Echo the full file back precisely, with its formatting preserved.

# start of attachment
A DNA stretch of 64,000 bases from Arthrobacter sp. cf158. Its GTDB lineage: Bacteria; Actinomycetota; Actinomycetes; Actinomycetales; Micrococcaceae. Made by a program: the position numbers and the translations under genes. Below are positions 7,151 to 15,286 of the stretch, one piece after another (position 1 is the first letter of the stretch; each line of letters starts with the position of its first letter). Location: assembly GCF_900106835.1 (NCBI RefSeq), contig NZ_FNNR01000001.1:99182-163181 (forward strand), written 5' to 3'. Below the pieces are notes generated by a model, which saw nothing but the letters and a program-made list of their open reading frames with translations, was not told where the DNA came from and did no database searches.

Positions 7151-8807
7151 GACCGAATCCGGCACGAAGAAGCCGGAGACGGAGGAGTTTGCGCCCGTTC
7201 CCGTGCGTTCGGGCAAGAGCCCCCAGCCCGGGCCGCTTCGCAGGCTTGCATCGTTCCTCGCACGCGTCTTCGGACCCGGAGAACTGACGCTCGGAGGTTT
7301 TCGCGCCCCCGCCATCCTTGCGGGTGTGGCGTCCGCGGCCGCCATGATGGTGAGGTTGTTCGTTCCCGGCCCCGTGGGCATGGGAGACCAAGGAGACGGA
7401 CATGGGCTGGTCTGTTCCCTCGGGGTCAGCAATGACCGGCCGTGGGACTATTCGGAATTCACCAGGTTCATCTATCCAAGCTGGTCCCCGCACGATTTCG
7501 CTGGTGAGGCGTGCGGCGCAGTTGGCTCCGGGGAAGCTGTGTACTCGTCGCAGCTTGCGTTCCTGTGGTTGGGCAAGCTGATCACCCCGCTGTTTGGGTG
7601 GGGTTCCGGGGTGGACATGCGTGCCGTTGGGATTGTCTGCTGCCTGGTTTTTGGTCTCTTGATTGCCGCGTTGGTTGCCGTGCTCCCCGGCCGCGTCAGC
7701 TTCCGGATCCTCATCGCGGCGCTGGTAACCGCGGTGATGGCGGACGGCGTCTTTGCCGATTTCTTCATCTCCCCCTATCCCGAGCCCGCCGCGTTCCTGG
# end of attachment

A DNA stretch of 64,000 bases from Arthrobacter sp. cf158. Its GTDB lineage: Bacteria; Actinomycetota; Actinomycetes; Actinomycetales; Micrococcaceae. Made by a program: the position numbers and the translations under genes. Below are positions 7,151 to 15,286 of the stretch, one piece after another (position 1 is the first letter of the stretch; each line of letters starts with the position of its first letter). Location: assembly GCF_900106835.1 (NCBI RefSeq), contig NZ_FNNR01000001.1:99182-163181 (forward strand), written 5' to 3'. Below the pieces are notes generated by a model, which saw nothing but the letters and a program-made list of their open reading frames with translations, was not told where the DNA came from and did no database searches.

Positions 7151-8807
7151 GACCGAATCCGGCACGAAGAAGCCGGAGACGGAGGAGTTTGCGCCCGTTC
7201 CCGTGCGTTCGGGCAAGAGCCCCCAGCCCGGGCCGCTTCGCAGGCTTGCATCGTTCCTCGCACGCGTCTTCGGACCCGGAGAACTGACGCTCGGAGGTTT
7301 TCGCGCCCCCGCCATCCTTGCGGGTGTGGCGTCCGCGGCCGCCATGATGGTGAGGTTGTTCGTTCCCGGCCCCGTGGGCATGGGAGACCAAGGAGACGGA
7401 CATGGGCTGGTCTGTTCCCTCGGGGTCAGCAATGACCGGCCGTGGGACTATTCGGAATTCACCAGGTTCATCTATCCAAGCTGGTCCCCGCACGATTTCG
7501 CTGGTGAGGCGTGCGGCGCAGTTGGCTCCGGGGAAGCTGTGTACTCGTCGCAGCTTGCGTTCCTGTGGTTGGGCAAGCTGATCACCCCGCTGTTTGGGTG
7601 GGGTTCCGGGGTGGACATGCGTGCCGTTGGGATTGTCTGCTGCCTGGTTTTTGGTCTCTTGATTGCCGCGTTGGTTGCCGTGCTCCCCGGCCGCGTCAGC
7701 TTCCGGATCCTCATCGCGGCGCTGGTAACCGCGGTGATGGCGGACGGCGTCTTTGCCGATTTCTTCATCTCCCCCTATCCCGAGCCCGCCGCGTTCCTGG